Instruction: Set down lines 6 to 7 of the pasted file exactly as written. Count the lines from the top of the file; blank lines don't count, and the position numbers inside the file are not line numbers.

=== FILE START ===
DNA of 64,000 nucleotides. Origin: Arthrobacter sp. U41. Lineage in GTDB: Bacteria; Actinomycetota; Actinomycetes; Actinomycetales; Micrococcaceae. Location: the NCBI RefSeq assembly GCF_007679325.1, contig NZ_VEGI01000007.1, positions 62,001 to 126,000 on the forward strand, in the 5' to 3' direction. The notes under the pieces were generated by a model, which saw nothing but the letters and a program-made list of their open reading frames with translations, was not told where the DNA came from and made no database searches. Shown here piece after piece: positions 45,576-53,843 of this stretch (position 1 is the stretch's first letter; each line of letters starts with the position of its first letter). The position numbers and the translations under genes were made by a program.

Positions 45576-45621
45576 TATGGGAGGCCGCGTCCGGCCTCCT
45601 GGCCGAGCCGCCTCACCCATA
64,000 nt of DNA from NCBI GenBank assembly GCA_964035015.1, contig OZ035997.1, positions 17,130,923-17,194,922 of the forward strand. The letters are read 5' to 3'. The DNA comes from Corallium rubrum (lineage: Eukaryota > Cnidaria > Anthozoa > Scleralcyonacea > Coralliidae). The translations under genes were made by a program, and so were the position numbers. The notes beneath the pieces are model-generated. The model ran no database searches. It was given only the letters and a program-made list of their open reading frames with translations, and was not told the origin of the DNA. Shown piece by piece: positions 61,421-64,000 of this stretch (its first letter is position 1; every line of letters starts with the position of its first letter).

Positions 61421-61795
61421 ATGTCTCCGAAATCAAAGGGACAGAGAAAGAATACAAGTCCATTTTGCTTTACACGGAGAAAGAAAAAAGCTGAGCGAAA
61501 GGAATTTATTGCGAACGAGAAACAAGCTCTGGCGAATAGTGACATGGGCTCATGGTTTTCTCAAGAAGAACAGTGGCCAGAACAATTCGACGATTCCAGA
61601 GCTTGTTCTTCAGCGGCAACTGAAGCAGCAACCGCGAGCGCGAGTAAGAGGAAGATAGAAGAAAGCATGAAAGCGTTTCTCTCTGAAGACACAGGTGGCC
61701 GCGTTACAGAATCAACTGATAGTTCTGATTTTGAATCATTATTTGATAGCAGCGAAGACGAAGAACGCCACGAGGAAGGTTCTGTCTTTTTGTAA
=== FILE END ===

Positions 61421-61795
61421 ATGTCTCCGAAATCAAAGGGACAGAGAAAGAATACAAGTCCATTTTGCTTTACACGGAGAAAGAAAAAAGCTGAGCGAAA